Yes, one was shattered in transit, and I spent many hours gathering up all the tiny shards and gluing it back together. It was a true labor of love.
I asked friends and relatives to give me their earliest memories of popcorn. Like me, Kaye recalled her family having one of those rectangular tin pans with a long wire handle and a screen that could be slid over top of the popping corn. It was an honor to be designated the “shaker.” Other friends remembered using an iron “spider,” as the skillet or frying pan was called, with an old, battered top, and popping the corn over a wood stove.
Then came the air poppers, pre-packaged corn with the expanding aluminum top, the advent of the microwave and all the modern ways to create a delicious bowl of popcorn in 90-seconds or less.
Corn has been popped for thousands of years in many parts of the world. Columbus found Native Americans doing it when he arrive in the New World.
I remember seeing mobile street-corner popcorn vendors in New York City 70 years ago. Long before that, a guy named Charles Cretors invented a steam popcorn machine and exhibited it at the Chicago Columbian Exposition in 1893.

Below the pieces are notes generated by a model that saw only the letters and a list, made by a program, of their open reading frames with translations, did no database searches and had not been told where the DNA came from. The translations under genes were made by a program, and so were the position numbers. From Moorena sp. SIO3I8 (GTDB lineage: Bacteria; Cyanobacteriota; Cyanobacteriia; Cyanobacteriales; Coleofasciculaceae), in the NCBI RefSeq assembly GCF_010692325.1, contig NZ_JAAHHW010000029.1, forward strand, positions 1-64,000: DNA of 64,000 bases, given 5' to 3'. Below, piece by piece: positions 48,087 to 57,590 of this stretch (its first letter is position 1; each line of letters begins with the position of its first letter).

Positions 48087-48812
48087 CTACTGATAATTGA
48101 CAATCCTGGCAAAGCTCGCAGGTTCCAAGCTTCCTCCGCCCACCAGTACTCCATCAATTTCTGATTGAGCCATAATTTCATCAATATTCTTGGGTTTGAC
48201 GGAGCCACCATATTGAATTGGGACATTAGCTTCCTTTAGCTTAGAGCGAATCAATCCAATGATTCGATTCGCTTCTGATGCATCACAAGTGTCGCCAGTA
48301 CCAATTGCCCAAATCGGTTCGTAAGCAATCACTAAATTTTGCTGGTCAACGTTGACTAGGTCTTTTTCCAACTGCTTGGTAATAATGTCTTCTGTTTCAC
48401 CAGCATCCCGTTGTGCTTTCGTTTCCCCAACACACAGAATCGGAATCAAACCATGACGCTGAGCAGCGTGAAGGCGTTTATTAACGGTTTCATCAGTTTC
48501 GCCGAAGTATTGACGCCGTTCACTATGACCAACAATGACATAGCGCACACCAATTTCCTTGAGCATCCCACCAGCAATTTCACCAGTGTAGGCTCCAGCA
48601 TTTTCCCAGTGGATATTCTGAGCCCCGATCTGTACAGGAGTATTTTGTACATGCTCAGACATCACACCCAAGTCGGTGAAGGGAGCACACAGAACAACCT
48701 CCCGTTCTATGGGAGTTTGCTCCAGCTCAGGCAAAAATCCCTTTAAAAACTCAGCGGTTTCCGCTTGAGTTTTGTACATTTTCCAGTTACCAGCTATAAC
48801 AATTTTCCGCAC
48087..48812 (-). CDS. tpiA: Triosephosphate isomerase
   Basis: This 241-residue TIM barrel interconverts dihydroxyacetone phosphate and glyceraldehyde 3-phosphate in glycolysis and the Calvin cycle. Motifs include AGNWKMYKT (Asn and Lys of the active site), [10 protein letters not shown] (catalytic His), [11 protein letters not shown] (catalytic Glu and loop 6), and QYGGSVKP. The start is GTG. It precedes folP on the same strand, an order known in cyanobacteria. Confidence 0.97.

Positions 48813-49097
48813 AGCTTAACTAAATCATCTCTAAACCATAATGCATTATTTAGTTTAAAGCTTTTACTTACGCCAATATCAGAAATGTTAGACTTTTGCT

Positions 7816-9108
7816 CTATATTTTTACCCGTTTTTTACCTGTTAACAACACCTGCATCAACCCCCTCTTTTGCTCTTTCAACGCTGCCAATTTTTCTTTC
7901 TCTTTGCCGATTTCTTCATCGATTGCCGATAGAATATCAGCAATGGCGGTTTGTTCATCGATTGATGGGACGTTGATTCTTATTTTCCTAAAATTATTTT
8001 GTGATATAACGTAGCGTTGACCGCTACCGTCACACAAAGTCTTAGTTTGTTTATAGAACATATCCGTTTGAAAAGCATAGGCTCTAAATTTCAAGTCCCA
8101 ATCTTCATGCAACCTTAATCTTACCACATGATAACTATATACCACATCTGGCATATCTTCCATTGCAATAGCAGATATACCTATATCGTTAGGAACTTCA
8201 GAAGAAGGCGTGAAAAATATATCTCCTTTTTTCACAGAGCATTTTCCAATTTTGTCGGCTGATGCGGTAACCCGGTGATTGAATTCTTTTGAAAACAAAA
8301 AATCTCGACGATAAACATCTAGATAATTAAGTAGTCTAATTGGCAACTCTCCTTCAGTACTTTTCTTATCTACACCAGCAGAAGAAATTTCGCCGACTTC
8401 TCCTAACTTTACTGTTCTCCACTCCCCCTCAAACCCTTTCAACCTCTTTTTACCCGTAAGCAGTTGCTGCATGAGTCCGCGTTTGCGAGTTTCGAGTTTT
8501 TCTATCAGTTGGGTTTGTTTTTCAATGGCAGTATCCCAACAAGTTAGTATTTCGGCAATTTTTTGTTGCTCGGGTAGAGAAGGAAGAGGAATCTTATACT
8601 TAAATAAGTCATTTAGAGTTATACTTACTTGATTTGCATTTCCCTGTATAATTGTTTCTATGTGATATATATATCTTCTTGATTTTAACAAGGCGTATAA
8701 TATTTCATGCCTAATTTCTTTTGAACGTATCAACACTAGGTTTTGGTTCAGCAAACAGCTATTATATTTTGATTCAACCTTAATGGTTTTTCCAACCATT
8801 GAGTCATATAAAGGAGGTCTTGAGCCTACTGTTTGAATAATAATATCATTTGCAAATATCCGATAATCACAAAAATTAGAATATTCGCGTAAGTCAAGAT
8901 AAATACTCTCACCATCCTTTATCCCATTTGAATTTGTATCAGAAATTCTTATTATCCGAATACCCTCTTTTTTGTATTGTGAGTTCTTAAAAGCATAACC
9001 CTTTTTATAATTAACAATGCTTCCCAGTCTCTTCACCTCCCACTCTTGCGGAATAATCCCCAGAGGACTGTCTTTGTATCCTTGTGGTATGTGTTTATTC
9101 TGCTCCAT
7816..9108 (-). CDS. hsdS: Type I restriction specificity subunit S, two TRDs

Since it was cheap, Americans ate a lot of it during the Great Depression and World War II — when I was a youngster.
The Karmelkorn store in Malone was a favorite teenager hangout when I was in high school, and I loved that special taste along with that of the molasses-flavored Cracker Jacks, which also premiered at the Chicago World’s Fair in 1893.
Why does popcorn pop? Good question. The hull is tough and moisture-proof. The inside of the kernel contains a dense, starchy material with moisture and some oil. When you heat it, you create something akin to a pressure-cooker, and the steam finally bursts through, giving you that nice, puffy stuff we all know and love.